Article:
Khaleej Times  print

2016-01-13

Hint: They just don't have the time!

A sizeable number of adolescents in the UAE do not obtain any kind of healthcare because they are too busy, dislike/are afraid of doctors or do not like waiting at hospitals, a study that looks into healthcare accessibility for youngsters in the country has revealed.

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A third of UAE teenagers have abused inhalants, survey finds

The National UAE  print

2015-06-12

ABU DHABI // Nearly a third of all teenagers have tried unconventional drugs, such as inhaling gasoline fumes, glue, correcting fluids or burning black ants, a survey has found.

Research published in Journal of Environmental and Public Health in April found that of the 6,363 youngsters aged 13 to 20 surveyed, 14 per cent said they smoked tobacco and 29 per cent had tried the inhalants.

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Unhealthy outlook for the folk of the Northern Emirates

The National UAE  print

2010-07-18

DUBAI // People living in the Northern Emirates are heavy smokers, more prone to respiratory problems due to poor air quality and more likely to suffer from allergies than those in any other part of the country, according to a comprehensive survey of the state of the nation's health. More than 35,000 people - local and expatriate - from the seven emirates were interviewed for the Zayed University study, which aims to determine the geographic inequalities in the population's well-being.

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Event Appearances (5)

Injuries, Motor Vehicles, and Adolescence: A Case Study from the United Arab Emirates

The International Conference in Emergency Medicine and Public Health – Qatar  Doha, Qatar

2016-01-14

Best Poster Award: Primary Healthcare Use and Healthcare Accessibility Among Adolescents: A Case Study from the United Arab Emirates

The International Conference in Emergency Medicine and Public Health – Qatar  Doha, Qatar

2016-01-14

Factors Linked to Tobacco Smoking Among Adolescents Who Reside in the United Arab Emirates

The International Conference in Emergency Medicine and Public Health – Qatar  Doha, Qatar

2016-01-14

Popping Pills. Over-the-counter Medication Use Among Adolescents: A Case Study from the United Arab Emirates

The International Conference in Emergency Medicine and Public Health – Qatar  Doha, Qatar

2016-01-14

Environments and Health: Interplay of Biological, Physical, Social, Psychological, and Institutional Determinants Across the Life Course

Humboldt Colloquium “Excellence in Research"  Toronto, Ontario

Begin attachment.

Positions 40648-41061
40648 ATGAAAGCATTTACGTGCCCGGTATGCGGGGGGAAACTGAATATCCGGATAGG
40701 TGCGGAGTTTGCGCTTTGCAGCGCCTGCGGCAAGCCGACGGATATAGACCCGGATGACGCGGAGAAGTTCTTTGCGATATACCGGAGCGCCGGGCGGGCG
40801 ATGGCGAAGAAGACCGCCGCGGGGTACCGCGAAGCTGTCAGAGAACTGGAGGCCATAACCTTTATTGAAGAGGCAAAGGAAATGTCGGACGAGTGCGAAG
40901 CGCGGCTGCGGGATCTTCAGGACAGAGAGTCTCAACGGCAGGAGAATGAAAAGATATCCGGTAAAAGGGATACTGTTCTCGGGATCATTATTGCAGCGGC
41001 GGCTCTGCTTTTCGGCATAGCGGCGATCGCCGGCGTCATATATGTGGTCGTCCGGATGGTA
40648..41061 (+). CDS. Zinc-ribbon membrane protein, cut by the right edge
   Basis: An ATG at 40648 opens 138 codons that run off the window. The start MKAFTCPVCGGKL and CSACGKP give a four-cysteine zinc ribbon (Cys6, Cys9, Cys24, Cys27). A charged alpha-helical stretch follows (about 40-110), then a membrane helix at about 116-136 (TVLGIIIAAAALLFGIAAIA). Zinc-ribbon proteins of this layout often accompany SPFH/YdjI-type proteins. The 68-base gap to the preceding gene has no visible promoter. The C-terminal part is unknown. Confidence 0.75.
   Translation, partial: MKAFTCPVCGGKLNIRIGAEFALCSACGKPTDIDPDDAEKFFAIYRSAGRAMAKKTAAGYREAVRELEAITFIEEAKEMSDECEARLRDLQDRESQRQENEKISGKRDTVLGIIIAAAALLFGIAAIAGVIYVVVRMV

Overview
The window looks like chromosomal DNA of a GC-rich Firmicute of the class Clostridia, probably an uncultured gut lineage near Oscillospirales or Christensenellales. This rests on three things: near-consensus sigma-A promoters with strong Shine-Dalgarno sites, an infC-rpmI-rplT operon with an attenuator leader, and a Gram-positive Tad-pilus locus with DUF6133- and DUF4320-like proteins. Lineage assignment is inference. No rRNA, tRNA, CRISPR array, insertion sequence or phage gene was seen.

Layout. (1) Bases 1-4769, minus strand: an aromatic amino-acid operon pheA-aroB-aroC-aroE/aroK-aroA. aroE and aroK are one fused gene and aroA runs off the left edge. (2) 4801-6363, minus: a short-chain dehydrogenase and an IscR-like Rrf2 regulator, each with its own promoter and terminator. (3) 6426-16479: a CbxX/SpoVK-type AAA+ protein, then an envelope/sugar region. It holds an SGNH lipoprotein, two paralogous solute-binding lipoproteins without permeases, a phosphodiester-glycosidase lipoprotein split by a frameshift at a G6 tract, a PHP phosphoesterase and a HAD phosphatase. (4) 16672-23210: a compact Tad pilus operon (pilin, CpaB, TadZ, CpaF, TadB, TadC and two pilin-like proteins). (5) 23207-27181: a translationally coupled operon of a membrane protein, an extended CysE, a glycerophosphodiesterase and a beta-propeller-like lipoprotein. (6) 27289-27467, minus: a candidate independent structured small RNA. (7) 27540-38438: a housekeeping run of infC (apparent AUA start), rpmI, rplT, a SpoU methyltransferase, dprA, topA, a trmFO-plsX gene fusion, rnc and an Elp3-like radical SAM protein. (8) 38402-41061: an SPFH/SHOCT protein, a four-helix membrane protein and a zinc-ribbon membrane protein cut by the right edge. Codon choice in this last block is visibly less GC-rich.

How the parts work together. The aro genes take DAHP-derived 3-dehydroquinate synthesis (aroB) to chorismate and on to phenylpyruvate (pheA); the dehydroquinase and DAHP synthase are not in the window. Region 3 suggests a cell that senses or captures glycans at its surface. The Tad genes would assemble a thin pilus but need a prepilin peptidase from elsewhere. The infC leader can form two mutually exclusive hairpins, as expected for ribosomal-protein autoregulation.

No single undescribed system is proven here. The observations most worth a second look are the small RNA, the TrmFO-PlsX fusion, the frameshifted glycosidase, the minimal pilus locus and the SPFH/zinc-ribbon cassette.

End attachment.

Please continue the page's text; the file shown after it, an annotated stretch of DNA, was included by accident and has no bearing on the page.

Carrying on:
2017-04-07

Research Grants (3)

Examining and Addressing Constraints to Sport Participation among Ethnically Diverse Female Adolescents

Social Sciences and Humanities Research Council and Sport Canada $84,642

2017-01-01

Dr. Barakat-Haddad is a co-investigator of this three-year research project which aims to increase sport participation among adolescent girls, particularly those of ethnic minorities. Sport is associated with better long-term adherence than general exercise or physical activity. Creating an evidence-based program that incorporates the needs of adolescent ethnic minority goals is important to ensure engagement.

Examining Constraints to Sport Participation among Ethnically Diverse Female Adolescents from Durham Region, Ontario

Women’s Xchange 15K Award 

2016-03-01

Dr. Barakat-Haddad is a co-investigator of this one-year research project which aims to increase sport participation among adolescent girls, particularly those of ethnic minorities.

EduTox Video Challenge

Health Canada $24900

2015-04-01

This national video challenge creates a platform to raise youth awareness of environmental toxicants found in products they use on a regular basis.

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Courses (4)

Environmental and Occupational Health

HLSC 4809U, 4th Year Undergraduate Course

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Public Health I Online

Course Code to Come.

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Research Methods for Health Professionals

HLSC 3910U, 3rd Year Undergraduate Course

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Applied Biostatistics for the Health Sciences

HLSC 5118G, Graduate Course

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Articles (10)

Genetic Variation Associated With the Occurrence and Progression of Neurological Disorders NeuroToxicology

2016-10-01

This paper presents an overview of genetic variation associated with the onset and progression of 14 neurological disorders, focusing primarily on association studies. The 14 disorders are heterogeneous in terms of their frequency, age of onset, etiology and progression. There is substantially less evidence on progression than onset. With regard to onset, the conditions are diverse in terms of their epidemiology and patterns of familial aggregation. While the muscular dystrophies and Huntington's disease are monogenic diseases, for the other 12 conditions only a small proportion of cases is associated with specific genetic syndromes or mutations.

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A Systematic Review of Risk Factors Associated With Muscular Dystrophies NeuroToxicology

2016-03-24